In the mid-1930s, a woman named Dorothy Waterhouse was scraping wallpaper from the interior of an old Cape Cod house when she developed an unusual obsession. “Suddenly I spotted beneath the drab looking top layers some beautiful colors,” she later told a newspaper. She soon opened her own wallpaper business, and throughout the rest of her life, she would take many trips into the countryside to expose and preserve the wonders hidden in other people’s walls.
Waterhouse isn’t alone in her fixation. Wallpaper has been the subject of exhibitions at institutions like New York’s International Print Center and Manchester’s Whitworth Gallery, and artists like Andy Warhol and Damien Hirst have even created their own designs. It surfaces throughout literature, too — in books like Crime and Punishment and short stories like The Yellow Wallpaper.
Now all of us who share Waterhouse’s fascination with wallpaper can explore her 1,400-item-strong collection online. After her death, the archive was donated to Historic New England, which recently finished digitizing it along with 4,800 other wallpaper samples. “The collection is searchable by date, location, and manufacturer, and by keywords like color and type of pattern,” cataloguer Peggy Wishart said in a press release. “You can zoom in to see every detail.”
The archive tells the regional history of wallpaper from the early 18th century, when it was still a luxury import, through after the American Revolution, when manufacturers like Ebenezer Clough, Moses Grant, and Zechariah Mills began woodblock printing their own. By the late 19th century, one advertisement claimed that the “decorative possibilities of the new WALL PAPERs are almost boundless.”
The small New York art fair celebrated its 26th edition with the works of 11 women artists.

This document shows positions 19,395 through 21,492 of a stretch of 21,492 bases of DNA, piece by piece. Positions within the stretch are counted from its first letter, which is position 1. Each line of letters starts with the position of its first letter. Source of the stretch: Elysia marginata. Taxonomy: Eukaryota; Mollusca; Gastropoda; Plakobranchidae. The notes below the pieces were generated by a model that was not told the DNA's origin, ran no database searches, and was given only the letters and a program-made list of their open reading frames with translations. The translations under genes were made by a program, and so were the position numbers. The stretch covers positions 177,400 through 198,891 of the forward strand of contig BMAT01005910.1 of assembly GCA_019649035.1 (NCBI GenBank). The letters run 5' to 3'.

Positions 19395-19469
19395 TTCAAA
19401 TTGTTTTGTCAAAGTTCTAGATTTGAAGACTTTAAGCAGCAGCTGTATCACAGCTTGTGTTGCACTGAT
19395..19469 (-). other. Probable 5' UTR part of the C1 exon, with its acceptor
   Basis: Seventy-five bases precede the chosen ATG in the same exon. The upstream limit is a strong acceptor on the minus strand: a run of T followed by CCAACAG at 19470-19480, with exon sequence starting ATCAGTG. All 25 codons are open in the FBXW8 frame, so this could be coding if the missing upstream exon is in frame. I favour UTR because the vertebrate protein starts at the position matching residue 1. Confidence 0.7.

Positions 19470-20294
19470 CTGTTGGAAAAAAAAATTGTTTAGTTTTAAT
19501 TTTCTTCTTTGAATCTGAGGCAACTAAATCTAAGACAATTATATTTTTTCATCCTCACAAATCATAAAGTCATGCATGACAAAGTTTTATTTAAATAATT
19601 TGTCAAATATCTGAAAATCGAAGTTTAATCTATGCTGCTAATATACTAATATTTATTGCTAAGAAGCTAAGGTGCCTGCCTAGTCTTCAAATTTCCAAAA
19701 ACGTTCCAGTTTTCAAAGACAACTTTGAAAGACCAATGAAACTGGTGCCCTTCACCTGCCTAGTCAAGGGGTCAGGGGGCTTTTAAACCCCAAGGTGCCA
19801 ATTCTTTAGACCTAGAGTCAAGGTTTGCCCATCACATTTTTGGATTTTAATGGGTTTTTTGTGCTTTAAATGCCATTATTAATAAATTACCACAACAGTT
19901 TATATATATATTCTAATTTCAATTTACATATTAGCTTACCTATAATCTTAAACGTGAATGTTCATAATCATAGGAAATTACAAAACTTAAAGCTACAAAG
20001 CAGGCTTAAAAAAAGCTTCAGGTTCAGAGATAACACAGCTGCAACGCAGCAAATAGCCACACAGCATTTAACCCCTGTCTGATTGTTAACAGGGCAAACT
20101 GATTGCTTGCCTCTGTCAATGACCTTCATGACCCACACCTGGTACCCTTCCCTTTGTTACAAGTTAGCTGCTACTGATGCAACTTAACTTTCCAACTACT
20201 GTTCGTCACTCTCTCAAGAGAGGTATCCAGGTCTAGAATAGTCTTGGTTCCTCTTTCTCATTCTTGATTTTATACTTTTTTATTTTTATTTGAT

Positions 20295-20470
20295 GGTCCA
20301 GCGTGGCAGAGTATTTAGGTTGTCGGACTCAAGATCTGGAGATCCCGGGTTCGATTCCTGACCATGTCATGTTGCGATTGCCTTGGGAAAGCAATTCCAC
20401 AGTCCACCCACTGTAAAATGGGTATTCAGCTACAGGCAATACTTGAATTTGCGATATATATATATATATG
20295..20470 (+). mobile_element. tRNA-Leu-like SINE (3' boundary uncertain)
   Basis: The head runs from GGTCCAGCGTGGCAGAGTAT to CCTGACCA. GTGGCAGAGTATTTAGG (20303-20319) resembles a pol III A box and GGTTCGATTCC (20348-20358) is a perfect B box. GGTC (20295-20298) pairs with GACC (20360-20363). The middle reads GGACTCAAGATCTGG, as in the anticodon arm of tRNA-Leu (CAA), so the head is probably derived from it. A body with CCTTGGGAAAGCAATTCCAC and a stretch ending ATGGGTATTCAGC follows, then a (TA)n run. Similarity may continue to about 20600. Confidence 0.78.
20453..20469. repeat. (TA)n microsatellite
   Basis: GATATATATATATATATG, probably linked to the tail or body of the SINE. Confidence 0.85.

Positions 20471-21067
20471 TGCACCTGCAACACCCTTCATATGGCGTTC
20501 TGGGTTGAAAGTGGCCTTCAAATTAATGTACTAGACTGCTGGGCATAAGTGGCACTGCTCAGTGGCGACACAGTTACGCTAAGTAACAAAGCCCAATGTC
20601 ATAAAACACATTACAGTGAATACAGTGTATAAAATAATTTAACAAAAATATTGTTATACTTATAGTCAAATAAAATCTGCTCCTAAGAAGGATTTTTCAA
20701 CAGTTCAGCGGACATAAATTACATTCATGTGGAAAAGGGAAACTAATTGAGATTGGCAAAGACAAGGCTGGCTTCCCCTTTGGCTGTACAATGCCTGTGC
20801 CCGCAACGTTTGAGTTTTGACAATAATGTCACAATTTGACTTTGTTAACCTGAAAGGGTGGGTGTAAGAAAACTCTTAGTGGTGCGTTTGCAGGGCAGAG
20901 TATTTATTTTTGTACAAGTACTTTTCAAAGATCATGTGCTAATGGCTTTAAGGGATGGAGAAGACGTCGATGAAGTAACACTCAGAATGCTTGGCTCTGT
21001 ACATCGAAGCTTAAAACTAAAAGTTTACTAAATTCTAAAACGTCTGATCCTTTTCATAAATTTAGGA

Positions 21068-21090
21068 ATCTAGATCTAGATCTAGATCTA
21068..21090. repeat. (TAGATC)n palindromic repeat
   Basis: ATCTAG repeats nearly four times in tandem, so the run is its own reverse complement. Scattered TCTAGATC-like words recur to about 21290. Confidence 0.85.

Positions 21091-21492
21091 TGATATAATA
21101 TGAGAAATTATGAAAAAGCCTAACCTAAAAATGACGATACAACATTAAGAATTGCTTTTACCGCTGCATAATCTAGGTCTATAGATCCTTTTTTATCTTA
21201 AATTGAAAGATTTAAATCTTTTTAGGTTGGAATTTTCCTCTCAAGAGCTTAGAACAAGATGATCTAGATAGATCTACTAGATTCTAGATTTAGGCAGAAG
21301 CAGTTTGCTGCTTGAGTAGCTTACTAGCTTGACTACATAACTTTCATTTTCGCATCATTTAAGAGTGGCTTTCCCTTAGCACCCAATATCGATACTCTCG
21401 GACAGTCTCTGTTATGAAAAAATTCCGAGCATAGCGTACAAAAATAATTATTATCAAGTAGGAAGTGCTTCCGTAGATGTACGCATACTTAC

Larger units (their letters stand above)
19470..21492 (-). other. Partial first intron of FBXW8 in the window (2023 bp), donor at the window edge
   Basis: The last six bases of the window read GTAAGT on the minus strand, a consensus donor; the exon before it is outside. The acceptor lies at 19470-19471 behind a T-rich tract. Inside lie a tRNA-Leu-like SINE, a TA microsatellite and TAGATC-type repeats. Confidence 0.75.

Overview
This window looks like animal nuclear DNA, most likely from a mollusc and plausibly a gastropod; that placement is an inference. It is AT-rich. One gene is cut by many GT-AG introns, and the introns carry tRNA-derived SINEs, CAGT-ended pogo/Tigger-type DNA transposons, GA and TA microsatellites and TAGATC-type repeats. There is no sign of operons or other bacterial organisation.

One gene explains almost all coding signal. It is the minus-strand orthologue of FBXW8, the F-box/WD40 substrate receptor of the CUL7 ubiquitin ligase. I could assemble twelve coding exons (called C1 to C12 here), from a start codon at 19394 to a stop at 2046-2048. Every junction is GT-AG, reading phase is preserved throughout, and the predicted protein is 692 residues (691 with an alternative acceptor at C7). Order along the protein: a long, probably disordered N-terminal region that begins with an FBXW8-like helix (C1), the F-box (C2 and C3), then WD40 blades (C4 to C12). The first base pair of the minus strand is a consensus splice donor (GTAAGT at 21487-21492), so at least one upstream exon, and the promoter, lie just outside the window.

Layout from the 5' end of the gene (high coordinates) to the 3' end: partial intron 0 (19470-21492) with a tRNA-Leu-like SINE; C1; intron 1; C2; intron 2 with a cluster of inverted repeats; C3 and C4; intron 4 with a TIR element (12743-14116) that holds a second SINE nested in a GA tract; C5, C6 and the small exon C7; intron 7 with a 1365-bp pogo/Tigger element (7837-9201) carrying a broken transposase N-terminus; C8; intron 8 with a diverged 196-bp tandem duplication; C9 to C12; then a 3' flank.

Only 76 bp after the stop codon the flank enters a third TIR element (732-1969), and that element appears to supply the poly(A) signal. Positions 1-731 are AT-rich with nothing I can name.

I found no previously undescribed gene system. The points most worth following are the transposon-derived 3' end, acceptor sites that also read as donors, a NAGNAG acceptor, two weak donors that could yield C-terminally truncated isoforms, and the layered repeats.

The artist couple shared creativity and mutual devotion reflecting a period of light and joy that came after considerable darkness in their early lives.
Curated by Clare Dolan, this solo exhibition in Frenchtown, NJ contains new and unearthed paintings, sculptures, and prints selected from the organization’s 60-year history.
The plot of Maureen Fazendeiro and Miguel Gomes’s film moves backward in time, continually recontextualizing what at first looks like a simple situation.
It’s art fair season and we’re here to comfort and entertain you during this difficult time of the year with a new, biting edition of our Bingo card series.
Conversations with Leslie Barlow, Mary Griep, Alexa Horochowski, Joe Sinness, Melvin R. Smith, and Tetsuya Yamada will be accessible online or in person at the Minneapolis College of Art and Design.
Jeremy Webster of Leicester University’s Attenborough Arts Centre reportedly pelted the statue from behind a fence.
The artifacts are estimated to date from 400 to 300 BCE, when Greek settlements existed along the northern shores of the Black Sea near Odesa.
Now on view in Pasadena, this exhibition explores how four artists challenged the limitations of gestural abstraction by exploiting the resonance of figural forms.
Snapchat CEO Evan Spiegel and model Miranda Kerr paid off the student loans of 285 recent graduates.
Cammie Tipton-Amini’s opinion piece “When Ukraine Was Newly Independent and Everything Was Possible” employs simplistic whataboutism that dangerously echoes Putin’s lies.
Anthony Banua-Simon’s documentary Cane Fire contrasts decades of Hollywood images of his home with its current reality.